We review and adjust our inclusion criteria for Magic Quadrants and MarketScopes as markets change. As a result of these adjustments, the mix of vendors in any Magic Quadrant or MarketScope may change over time. A vendor's appearance in a Magic Quadrant or MarketScope one year and not the next does not necessarily indicate that we have changed our opinion of that vendor. It may be a reflection of a change in the market and, therefore, changed evaluation criteria, or of a change of focus by that vendor.

Added

RedPoint Global was added.

Dropped

No vendors were dropped.

Inclusion and Exclusion Criteria

The inclusion criteria remain the same as last year. To be included in the 2014 IMM Magic Quadrant, a vendor must meet all of the following minimum criteria.

Market Traction and Momentum

  • Vendor has at least 25 production customers for marketing functionality (for example, campaign management, lead management and MRM).
  • Vendor has at least 15 new customers for marketing applications (for example, campaign management, lead management and/or MRM) in the past rolling four quarters.
  • Vendor must be evaluated in either the Magic Quadrant for Multichannel Campaign Management or in the Magic Quadrant for Marketing Resource Management to be considered for inclusion.
  • Vendor must have at least $15 million in annual revenue in 2013 for its marketing applications.

IMM Product Capabilities

The vendor must have capabilities in each of the process areas: executional, operational and analytical. To be included, it must have at least three or more of the capabilities listed below for each process type (executional and operational), and four or more for analytical processes. These capabilities must be provided by "owned" solutions and not via partners.

Executional Processes: Vendor must support outbound campaign or lead management, as well as two or more of the other capabilities listed below:

  • Outbound campaigns
  • Event-triggered marketing
  • Inbound marketing
  • Lead management
  • Segmentation
  • Multichannel support
  • Loyalty management
  • Digital marketing
  • Social marketing
  • Mobile marketing

Operational Processes: Vendor must support three or more of the following MRM capabilities to be included in the Magic Quadrant:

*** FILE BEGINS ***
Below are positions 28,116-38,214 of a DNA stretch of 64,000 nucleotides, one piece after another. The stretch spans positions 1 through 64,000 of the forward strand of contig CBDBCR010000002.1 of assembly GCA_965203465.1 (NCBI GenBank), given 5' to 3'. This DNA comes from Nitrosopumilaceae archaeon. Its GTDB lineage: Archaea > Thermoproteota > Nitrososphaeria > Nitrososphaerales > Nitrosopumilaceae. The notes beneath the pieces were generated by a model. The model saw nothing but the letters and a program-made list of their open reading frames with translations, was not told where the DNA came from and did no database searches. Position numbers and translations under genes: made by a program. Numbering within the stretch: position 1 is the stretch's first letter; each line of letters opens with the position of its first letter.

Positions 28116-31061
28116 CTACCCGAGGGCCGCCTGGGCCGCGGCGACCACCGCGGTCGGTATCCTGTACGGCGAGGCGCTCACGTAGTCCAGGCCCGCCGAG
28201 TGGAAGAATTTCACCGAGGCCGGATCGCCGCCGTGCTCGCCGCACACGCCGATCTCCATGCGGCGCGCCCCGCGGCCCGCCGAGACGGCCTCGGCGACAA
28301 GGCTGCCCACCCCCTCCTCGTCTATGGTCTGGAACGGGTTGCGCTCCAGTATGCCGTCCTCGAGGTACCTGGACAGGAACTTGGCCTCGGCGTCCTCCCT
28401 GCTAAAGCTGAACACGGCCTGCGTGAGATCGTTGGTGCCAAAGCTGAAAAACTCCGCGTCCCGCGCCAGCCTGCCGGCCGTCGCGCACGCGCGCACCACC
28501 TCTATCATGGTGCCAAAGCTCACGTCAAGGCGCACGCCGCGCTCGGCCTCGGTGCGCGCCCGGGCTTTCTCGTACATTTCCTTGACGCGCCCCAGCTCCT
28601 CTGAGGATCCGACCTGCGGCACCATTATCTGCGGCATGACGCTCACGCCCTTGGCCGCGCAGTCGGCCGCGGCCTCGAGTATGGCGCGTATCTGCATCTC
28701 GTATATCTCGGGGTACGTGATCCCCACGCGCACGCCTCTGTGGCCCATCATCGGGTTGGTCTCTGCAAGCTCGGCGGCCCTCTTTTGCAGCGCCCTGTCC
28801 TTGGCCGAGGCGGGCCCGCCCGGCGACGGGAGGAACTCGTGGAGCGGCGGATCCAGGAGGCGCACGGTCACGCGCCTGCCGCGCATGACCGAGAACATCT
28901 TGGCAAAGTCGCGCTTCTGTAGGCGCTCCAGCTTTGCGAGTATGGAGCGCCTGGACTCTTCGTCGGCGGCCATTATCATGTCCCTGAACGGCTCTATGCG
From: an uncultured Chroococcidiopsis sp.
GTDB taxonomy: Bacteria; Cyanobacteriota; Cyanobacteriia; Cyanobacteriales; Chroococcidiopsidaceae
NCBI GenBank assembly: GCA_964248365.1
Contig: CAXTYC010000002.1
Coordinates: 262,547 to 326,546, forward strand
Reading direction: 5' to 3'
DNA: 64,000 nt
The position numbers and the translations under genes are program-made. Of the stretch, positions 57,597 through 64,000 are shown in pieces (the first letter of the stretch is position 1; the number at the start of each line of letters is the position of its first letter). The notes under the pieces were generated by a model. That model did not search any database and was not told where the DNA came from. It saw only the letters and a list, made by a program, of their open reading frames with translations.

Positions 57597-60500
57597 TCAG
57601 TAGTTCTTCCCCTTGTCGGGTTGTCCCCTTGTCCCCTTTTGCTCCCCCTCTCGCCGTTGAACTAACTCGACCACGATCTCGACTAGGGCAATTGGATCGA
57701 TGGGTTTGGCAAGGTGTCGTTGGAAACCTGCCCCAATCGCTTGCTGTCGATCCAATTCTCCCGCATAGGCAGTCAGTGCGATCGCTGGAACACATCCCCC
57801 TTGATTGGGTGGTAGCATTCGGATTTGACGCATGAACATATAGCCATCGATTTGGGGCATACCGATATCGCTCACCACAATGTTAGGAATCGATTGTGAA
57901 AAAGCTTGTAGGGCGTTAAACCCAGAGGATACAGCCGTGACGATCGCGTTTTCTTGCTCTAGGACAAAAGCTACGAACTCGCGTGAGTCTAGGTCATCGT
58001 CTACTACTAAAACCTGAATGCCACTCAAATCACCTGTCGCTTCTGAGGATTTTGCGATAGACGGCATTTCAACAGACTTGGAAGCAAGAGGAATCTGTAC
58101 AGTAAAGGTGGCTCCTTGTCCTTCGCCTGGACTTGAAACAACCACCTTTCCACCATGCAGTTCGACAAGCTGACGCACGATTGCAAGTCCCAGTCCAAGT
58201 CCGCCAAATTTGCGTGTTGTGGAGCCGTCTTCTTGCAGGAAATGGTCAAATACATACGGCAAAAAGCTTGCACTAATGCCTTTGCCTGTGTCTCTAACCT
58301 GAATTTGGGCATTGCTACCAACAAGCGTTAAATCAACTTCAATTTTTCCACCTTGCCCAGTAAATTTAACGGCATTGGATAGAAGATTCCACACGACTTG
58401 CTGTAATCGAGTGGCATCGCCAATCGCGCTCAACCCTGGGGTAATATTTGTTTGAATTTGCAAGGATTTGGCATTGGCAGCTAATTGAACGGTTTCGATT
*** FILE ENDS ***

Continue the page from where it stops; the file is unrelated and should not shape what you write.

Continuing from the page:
• Planning
  • Budgeting
  • Financial management
  • Creative production and project management
  • Asset and content management
  • Marketing fulfillment

Analytical Processes: Vendors must support four or more of the following capabilities to be included in the Magic Quadrant:

  • Reporting
  • Data mining
  • Dashboards and visualization
  • Predictive modeling
  • Campaign/offer optimization
  • Media mix optimization
  • Marketing mix optimization
  • Marketing performance management

Evaluation Criteria

Ability to Execute

Product/Service (High): Breadth and depth of product capabilities and product architecture is one of the key differentiators in vendor capabilities, and is one of the most important criteria for selecting a vendor.

Subcriteria include the following set of capabilities:

Executional Functionality (Multichannel Campaign Management; 30%):

  • Outbound campaigns
  • Event-triggered marketing
  • Inbound marketing
  • Lead management
  • Segmentation
  • Multichannel support
  • Loyalty management
  • Digital marketing
  • Social marketing
  • Mobile marketing

Operational Functionality (MRM; 20%):

  • Planning
  • Budgeting
  • Financial management
  • Creative production and project management
  • Asset and content management
  • Marketing fulfillment

Analytical Functionality (10%):

  • Reporting
  • Data mining
  • Dashboards and visualization
  • Predictive modeling
  • Campaign/offer optimization
  • Media mix optimization
  • Marketing mix optimization
  • Marketing performance management

Architecture and Platform (40%):

  • Workflow
  • Database support
  • Usability
  • Web services and SOA
  • Configurability
  • Deployment options (on-premises, hosted, SaaS)
  • Integration between process types, modules and across deployment options

Overall Viability (High): Viability is an important criterion for investing in a strategic vendor to support your integrated marketing platform. Subcriteria include overall financials (45%), marketing-related revenue (30%), and partner strategy (25%).

Sales Execution/Pricing (Medium): This refers to the ability of the vendor to provide global sales and distribution coverage of its IMM solution directly and/or through partnerships. Vendors must also have specific experience selling IMM to the appropriate buying center (marketing and IT), and offer consistent and transparent pricing models and structures. Pricing structures that support both large and small or midsize businesses (SMBs), and both in-house and SaaS-based deployments, are also important. Although less important than product capability or the overall viability of the vendor, other criteria, such as the flexibility of deployment models (on-premises, hosted and on-demand) and pricing, are important client considerations. Subcriteria include flexibility of deployment models (75%) and pricing (25%).

Market Responsiveness and Track Record (High): A key evaluation criterion is the responsiveness of the market to a vendor and its solution, and the customer's experience working with that solution in its geography and industry. It provides validation points for its solution. Vendor experience in the market, particularly an emerging market, is often key to a company's success. Subcriteria include geographic penetration (50%) and industry/vertical penetration (50%).